"Weekends don't count unless you spend them doing something completely pointless" - B.Waterson

April 21, 2008

I've recently discovered a blog called Career and Kids (one of the few so-called "mommy blogs" out there that I really feel like is written by someone who shares my challenges and frustrations) and their post from last night struck a particular chord with me: Busy Weekend Sabotages Chores.

This weekend, in particular, was a little too full (next weekend is that way, too, for different reasons), made fuller by the fact that Josh was away all day Saturday and E was stricken by some sort of particularly icky stomach bug on Saturday afternoon. (It struck while we were on our way home from the playground, too. Poor little guy - he was wet right through his diaper and I ended up changing him on a breezy park bench near the cove (which made him shiver), and then he had to ride home in his wet jeans, all of which really just added insult to injury for him, I think.)

Because I work two jobs, often my "weekend" is more of a "day off", and its not unusual for me to attempt to pack a little too much into that single day (or, really day-and-a-half because my Sunday shift was scheduled to begin at 130 pm). Of course, because I get to spend so little time with E during the week (and much of that time is focused on getting him "fed, read, and bed", as we like to say), I want to make sure that the time I spend with him on Saturday and Sunday morning is as focused on him and his wants and needs as possible. But I also have a long list of "gotta do's" and "wanna do's" that I always hope I can find a way to get done. Realistically, though in a tug-of-war between laundry or playing, raking or playing, building shelves or playing, or even cooking (I mean really cooking and experimenting with food, not simply heating up nourishment) or playing, playing will always win.

Still, there are certain things that simply must get done (laundry, for example, or raking the back yard, or repairing the broken window in our garage) and it sometimes becomes a frustrating exercise to try and move anything off that list. (This is, in part, because Josh -- for all his many virtues -- is not "handy" but we're mostly too broke to hire contractors, so doing a lot of these jobs takes far, far more time and effort than it really should.)

So, by the end of an overstuffed weekend like this one, we end up in a situation where no one is happy. I'm not happy because I feel like "nothing got done" (despite the fact I ran four loads of laundry and did the dishes and we went to the playground and I nursed my miserable son with bananas and yogurt and Elmos and snuggle time), because I really didn't get anything more than basic maintenance items checked off my list. E's not happy because he's gotten a taste of what its like to have Mamma cater to his every whim 24-7 (including sleeping in his room snuggling him when he was sick) and now he wants it All. The. Time. Josh is unhappy because he feels like I've been nagging him all weekend about "things" that need one (and I have, which is unfair - I'm just as able to clean a gutter as he is, after all) when all he wants to do is kick back and relax and maybe sleep late one morning or the other.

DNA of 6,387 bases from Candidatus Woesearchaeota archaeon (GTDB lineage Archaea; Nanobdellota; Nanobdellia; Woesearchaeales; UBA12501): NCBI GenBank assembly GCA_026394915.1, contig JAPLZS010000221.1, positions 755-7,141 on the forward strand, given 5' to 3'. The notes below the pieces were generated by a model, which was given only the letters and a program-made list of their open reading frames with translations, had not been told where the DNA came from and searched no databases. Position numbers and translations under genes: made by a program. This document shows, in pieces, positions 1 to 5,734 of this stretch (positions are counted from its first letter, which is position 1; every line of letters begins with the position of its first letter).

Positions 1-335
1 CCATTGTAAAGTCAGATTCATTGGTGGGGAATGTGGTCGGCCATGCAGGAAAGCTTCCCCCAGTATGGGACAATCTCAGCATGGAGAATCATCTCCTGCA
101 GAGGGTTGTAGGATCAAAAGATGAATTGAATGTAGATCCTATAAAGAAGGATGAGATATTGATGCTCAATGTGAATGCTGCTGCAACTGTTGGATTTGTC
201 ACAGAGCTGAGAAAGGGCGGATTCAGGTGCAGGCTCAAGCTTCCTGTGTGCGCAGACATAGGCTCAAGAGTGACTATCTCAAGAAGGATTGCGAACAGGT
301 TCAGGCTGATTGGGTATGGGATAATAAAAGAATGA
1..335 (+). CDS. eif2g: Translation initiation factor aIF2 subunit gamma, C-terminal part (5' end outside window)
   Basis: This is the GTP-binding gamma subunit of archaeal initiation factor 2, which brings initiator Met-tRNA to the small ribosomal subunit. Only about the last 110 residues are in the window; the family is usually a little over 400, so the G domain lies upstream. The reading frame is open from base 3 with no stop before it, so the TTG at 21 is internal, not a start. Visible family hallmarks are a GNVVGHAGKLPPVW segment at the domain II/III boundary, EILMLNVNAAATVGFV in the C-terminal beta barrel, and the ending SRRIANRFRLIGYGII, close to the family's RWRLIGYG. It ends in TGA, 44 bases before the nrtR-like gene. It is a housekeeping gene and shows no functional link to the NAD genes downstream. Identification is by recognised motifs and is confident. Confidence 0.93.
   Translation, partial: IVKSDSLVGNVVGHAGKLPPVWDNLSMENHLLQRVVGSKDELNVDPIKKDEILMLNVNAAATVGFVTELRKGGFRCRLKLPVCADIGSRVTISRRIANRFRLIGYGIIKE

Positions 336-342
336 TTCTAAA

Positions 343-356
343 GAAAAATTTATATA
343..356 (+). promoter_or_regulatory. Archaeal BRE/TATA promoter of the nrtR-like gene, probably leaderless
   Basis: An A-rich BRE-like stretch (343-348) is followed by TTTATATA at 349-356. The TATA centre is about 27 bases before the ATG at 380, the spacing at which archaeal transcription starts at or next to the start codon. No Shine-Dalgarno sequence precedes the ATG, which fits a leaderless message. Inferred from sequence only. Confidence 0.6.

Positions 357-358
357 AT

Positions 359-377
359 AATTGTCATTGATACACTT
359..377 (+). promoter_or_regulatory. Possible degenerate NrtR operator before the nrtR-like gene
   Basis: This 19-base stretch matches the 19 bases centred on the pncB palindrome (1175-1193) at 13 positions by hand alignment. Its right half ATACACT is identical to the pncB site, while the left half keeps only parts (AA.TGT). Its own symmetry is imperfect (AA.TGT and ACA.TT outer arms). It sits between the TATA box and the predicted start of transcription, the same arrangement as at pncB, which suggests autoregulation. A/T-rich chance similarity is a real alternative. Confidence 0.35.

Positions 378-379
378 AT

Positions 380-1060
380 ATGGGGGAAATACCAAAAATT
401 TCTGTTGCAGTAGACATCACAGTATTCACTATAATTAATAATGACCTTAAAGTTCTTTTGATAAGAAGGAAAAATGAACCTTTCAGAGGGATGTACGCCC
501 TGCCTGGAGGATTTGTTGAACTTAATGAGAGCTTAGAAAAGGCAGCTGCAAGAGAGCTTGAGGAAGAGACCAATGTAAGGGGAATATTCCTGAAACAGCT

I won't lie to you and say that its not putting some strain on our relationship, because it is. After fifteen years of settling into life as "a couple" we're having to relearn the rhythm of working together as a family unit - not only as a parenting team but also as a flexible triangle, trying to keep all our angles aligned in such a way that no side is overstressed. Its a hard curve, and I fully understand how less healthy relationships might not stand the strain. In some ways, being a "family manager" is a much more difficult job than being just Mamma, because when I'm Mamma, I can make the rules or break them (within the parameters of comfort and health and common sense) whereas the "family manager" needs to take so much more into account.


Mylisant said...

This reminds me of one of my favorite "Mothering" poems:

"Song for a Fifth Child"

Mother, oh mother, come shake out your cloth!
Empty the dustpan, poison the moth,
Hang out the washing and butter the bread,
Sew on a button and make up a bed.
Where is the mother whose house is so shocking?
She's up in the nursery, blissfully rocking!

Oh, I've grown as shiftless as Little Boy Blue
(Lullaby, rockaby, lullaby loo).
Dishes are waiting and bills are past due
(Pat-a-cake, darling, and peek, peekaboo).
The shopping's not done and there's nothing for stew
And out in the yard there's a hullabaloo
But I'm playing Kanga and this is my Roo.
Look! Aren't her eyes the most wonderful hue?
(Lullaby, rockaby, lullaby loo).

Oh, cleaning and scrubbing will wait till tomorrow,
But children grow up, as I've learned to my sorrow.
So quiet down, cobwebs. Dust, go to sleep.
I'm rocking my baby. Babies don't keep.

by Ruth Hulburt Hamilton
(first appeared, Ladies Home Journal, October 1958)